Sunday, May 26, 2013

The Shelfless Book by Bob Mayer and Jen Talty

Last year, I had the privilege of listening to Bob Mayer speak at the Desert Dreams Conference on Independent Book Publishing. This field is growing fast so I admit I'm curious to learn more. I purchased the book he coauthored with Jen Talty, The Shelfless Book. I recently began reading my copy and have found it to be quite interesting. One piece of advice he gives to all experienced writers is to rely more on Beta readers (readers who don't write) to give feedback on your manuscript and not critique groups made up of writers. I am lucky I have people I trust to look over my manuscripts, both writers and nonwriters.

If you are interested in learning more from this NY Times Best-Selling Author, I suggest you pick up a copy of one or more of his books on writing.

Sunday, May 19, 2013

Larry Brooks Workshop

Yesterday I attended a workshop presented by Larry Brooks. Other members of Valley of the Sun Romance Writers and I agreed it was one of the best workshops we have ever attended. He has a clear, precise, no nonsense approach.

Larry went over the difference between a story idea, concept and premise. Later, he went over the six core core competencies needed in any good story: concept, character, theme, structure, scenes, and voice. He believes an author can "break out" if one of these elements is "other worldly compelling." He went on to describe each element. He spent hours on structure.

If you ever have a chance to attend his workshop, I highly recommend you do. In the meantime, you can check out his blog  He also has two books available: Story Engineering and Story Physics.

Sunday, May 12, 2013

Promo or Write

I had an interesting conversation with some writing friends this past week. They believe traditional publishing is on its way out and authors should publish digital books either by self-publishing or through ebook publishers. They also believe you need to promo several hours a day to get your name out there. We've all heard the stories of writers who spent all day promoting and landed deals with the big publishers. But are there too many writers saturating online promotion sites now because they heard those stories, too?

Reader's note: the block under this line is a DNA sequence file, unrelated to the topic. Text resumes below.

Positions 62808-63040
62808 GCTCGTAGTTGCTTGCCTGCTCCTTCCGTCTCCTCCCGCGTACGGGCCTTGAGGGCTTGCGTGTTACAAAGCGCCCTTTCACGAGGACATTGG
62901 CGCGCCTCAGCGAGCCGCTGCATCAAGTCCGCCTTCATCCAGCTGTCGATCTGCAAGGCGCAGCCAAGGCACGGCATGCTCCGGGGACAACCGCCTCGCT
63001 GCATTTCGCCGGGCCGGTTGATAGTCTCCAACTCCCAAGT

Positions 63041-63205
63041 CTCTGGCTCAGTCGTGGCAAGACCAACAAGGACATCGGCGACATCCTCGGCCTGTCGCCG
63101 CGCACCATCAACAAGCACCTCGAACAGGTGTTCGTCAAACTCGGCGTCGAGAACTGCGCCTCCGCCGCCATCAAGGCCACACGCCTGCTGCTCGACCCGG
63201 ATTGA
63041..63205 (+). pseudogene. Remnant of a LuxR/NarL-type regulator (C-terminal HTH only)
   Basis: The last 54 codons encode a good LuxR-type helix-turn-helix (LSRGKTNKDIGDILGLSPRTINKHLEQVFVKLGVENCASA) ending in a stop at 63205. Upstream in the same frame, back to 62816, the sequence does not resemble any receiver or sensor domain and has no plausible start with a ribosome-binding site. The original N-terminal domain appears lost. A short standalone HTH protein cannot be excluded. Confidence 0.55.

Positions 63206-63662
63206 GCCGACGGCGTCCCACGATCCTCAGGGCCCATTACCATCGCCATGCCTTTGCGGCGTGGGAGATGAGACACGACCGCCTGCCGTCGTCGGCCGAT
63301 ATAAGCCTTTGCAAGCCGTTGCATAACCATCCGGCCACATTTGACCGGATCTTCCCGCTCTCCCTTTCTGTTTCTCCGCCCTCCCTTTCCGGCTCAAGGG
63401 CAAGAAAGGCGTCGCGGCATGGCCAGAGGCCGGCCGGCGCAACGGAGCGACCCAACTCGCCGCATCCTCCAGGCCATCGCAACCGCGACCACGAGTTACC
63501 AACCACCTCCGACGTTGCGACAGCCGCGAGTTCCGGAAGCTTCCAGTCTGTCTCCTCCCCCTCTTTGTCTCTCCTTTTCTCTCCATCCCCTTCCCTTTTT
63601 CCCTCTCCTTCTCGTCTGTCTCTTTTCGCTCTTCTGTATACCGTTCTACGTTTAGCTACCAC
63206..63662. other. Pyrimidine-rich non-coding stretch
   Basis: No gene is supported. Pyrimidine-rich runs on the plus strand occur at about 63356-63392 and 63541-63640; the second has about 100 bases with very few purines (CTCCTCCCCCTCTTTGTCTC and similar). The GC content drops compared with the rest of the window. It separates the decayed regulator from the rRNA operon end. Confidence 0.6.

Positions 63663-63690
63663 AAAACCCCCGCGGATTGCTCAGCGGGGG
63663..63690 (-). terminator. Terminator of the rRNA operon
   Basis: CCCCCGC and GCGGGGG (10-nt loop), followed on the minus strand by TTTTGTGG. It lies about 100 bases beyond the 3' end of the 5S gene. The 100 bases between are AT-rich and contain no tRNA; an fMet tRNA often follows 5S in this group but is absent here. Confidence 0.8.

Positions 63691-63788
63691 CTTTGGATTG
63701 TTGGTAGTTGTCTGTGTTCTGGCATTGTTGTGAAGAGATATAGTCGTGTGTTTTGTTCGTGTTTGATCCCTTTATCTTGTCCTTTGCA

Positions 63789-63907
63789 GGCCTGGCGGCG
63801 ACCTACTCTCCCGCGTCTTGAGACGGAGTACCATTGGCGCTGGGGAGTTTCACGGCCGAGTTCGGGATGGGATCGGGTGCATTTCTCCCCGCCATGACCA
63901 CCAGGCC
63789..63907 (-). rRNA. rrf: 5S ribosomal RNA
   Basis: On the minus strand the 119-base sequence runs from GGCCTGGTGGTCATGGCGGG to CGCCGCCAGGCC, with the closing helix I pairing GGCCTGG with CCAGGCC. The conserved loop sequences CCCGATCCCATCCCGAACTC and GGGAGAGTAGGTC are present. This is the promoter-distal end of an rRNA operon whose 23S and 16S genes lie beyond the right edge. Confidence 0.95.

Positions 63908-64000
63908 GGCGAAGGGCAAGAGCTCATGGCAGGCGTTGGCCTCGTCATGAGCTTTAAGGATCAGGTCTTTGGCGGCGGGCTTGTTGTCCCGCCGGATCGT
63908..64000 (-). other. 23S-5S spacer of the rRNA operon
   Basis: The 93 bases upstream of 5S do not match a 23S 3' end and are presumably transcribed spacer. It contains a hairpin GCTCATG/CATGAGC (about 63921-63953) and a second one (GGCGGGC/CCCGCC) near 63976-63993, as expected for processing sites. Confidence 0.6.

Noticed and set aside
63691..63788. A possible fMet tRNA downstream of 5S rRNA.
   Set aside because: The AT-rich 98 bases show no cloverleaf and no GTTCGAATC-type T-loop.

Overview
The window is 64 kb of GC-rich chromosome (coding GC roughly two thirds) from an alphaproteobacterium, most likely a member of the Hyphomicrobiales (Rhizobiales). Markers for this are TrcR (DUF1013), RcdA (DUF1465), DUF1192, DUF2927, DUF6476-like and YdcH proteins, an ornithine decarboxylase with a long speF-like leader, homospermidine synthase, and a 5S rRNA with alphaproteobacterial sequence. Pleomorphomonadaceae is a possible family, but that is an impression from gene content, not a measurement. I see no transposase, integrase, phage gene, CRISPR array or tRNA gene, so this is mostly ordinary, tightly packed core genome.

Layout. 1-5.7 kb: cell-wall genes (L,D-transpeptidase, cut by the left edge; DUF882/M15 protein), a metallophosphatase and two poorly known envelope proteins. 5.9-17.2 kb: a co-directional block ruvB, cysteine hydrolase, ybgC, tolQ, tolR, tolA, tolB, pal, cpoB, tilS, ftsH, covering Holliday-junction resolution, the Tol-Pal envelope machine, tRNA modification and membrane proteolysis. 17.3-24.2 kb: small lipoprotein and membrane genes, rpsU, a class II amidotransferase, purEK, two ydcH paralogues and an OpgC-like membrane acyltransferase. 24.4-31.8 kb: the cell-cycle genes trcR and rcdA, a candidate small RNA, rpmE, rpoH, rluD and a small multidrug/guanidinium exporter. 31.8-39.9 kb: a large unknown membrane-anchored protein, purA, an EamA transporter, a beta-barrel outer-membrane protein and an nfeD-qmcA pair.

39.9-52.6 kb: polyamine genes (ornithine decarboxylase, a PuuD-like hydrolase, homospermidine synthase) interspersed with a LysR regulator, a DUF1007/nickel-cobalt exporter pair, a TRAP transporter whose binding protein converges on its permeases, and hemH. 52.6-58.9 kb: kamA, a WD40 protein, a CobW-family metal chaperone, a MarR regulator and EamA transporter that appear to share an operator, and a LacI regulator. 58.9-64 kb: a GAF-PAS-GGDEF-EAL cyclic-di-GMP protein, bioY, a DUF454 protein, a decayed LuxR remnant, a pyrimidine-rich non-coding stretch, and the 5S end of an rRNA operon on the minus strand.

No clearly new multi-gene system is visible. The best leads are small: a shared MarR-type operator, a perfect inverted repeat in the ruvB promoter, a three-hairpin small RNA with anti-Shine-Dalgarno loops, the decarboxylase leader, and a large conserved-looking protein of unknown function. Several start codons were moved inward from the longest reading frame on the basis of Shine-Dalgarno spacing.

I have to admit, I felt tired just listening to them. Like many other writers, I work full time, write after work, and then take care of things at home before crashing in my bed for the night. If I promo for hours a day, I wouldn't have time to write, or I wouldn't get enough sleep and would burn out. Don't get me wrong, I do have my Twitter, Facebook, and Pinterest. I just don't live on those sites.

It was also interesting that we shared ideas on where they promote, but neither could be sure just how successful that promotion was. We have a friend who makes much more money self-publishing and she doesn't promote nearly as much as they do. We all agree that some sites for promotion are mainly writers promoting to other writers.

So what do you do? I think every writer needs to follow the path that is calling to them and see where it leads. I for one do not want to lose the love of writing by worrying over how many times I tweet each day.


Sunday, May 5, 2013

Can A Book Be Too Intense?

The answer is yes. If you've seen the movie The Place Beyond The Pines, you might understand what I mean. I had read a review in our local paper which echoed the same sentiment, but I was willing to risk seeing the movie because the trailers caught my attention. Although the plot was interesting and the acting was good, I wanted the movie to end sooner than it did. The reason was the film was intense from beginning to end. I had been taught from my writing groups with Romance Writers of America to give your writers an emotional break after an intense scene. During this break, the characters reflect on what is happening and perhaps set a new goal. These breaks may include a touch of humor - anything to give the reader a chance to relax and breathe before you send them into another intense scene. The reader should experience a roller coaster ride of emotion. Can you imagine staying on the free-falling Tower of Terror ride at Disneyland for two hours straight?